It’s an action society favours.
After all, schools are designed to create people who think along a certain path. The engineer path, the doctor path, the actor path. And in the actor path, what are you taught?
I seriously don’t know, because I have never taken institutional acting training. It’s all been studio and independent teachers showing me what to do. But when I look at the general tone of what is getting produced, I have to think that actors are, if not being taught that acting is a product, are being steered towards acting as a product.
Who are the actors who thrill us? Who will make us watch a production just because they are in it, just walk up to the box office and plunk our fifteen bucks down and walk through the door? What do they have that compels us so?
Everyone will have a different list. Some of the ones on my list are Johnny Depp, Gene Hackman, Will Smith. When I write this down and look at it, what the heck do they have in common?
Depp is the supreme chameleon, the ultimate character actor. He becomes the role.
Hackman is actually a supreme character actor as well, look at him in The Conversation and The French Connection and tell me I’m lying.
Smith is, well, not as much of a character actor as these two. There’s always a bit (or a lot) of Will in his performances. But he does get into the roles, and he does bring truth to the characters.
What all three have? What do I want to call it? Fearlessness? Risk taking? A sense of play?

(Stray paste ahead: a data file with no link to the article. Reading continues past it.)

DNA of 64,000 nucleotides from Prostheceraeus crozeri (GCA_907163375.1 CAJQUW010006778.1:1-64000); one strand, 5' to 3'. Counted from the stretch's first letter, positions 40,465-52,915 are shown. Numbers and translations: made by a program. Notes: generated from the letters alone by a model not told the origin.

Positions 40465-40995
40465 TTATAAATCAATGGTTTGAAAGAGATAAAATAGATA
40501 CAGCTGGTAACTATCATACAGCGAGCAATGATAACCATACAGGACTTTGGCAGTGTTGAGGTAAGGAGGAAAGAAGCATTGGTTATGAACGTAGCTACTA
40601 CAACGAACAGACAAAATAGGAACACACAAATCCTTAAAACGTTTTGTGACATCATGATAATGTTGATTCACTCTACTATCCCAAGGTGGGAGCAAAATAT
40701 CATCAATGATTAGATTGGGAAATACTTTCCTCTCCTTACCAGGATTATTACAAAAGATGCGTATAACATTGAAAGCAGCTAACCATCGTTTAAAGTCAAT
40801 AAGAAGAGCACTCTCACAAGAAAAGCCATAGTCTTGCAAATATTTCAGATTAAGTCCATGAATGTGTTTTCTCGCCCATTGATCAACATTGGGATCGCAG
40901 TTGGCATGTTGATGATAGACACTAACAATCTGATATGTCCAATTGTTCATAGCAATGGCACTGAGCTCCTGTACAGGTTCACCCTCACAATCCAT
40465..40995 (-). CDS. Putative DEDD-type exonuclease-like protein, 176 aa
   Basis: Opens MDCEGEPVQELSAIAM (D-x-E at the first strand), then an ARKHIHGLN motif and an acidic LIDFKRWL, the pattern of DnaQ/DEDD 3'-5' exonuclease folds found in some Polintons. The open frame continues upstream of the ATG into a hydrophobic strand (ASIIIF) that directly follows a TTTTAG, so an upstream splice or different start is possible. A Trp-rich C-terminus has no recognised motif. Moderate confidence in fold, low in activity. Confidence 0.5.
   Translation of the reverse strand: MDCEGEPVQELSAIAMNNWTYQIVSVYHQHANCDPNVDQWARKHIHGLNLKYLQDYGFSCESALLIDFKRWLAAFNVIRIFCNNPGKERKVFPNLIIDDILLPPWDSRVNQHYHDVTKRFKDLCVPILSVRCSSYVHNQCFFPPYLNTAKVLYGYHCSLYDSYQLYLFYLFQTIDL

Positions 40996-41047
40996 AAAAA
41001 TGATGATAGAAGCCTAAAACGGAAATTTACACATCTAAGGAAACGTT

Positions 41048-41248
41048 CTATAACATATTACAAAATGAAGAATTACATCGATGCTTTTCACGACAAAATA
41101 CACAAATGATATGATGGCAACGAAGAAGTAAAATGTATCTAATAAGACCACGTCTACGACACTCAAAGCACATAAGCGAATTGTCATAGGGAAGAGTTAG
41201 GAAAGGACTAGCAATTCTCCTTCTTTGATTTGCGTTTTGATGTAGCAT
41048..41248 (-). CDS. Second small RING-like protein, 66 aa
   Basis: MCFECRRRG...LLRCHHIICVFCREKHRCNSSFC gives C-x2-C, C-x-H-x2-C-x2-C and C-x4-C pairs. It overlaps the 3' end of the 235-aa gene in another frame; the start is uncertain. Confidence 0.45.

Like children who don’t say to themselves, “Hey, this is really silly, I’m not an abominable snowman.” They just walk around in the snow with their arms stretched out, their fingers made into claws, and growling to wake the dead. The best play is also when you are not thinking, “OK, now I am going to be dramatic. I’m rolling my abominable snowman eyes. How was that? Dramatic, huh?” That kind of internal monologue comes across really strongly in film, and also on stage, and it turns me off as an audience member.
But these monologues are done by actors who are taught at some point they are a product. A commodity. Who are totally fungible, so if they want the work, they had better learn to play the game. Creativity takes second place to being “Just like Bette Davis, only with longer hair.”
And so the process grinds away and spits out some robots who go out and sell tickets. And God knows I’m not the best actor in the world, but still. I am going to always return to Mamet, who points out that this is a flawed system, and if you know it is flawed, why participate in it? Why grasp the butcher knife in your hand and stand over your creative soul, stabbing at it?
Because it’s the way things are done, don’t you know? It’s the way to get cast, to get a part, to shoot to stardom.
Well. This has been a long blog entry. Must mean I’m ready to produce, direct, or act. It’s like chatting up a girl, I’m chatting up my little creative soul.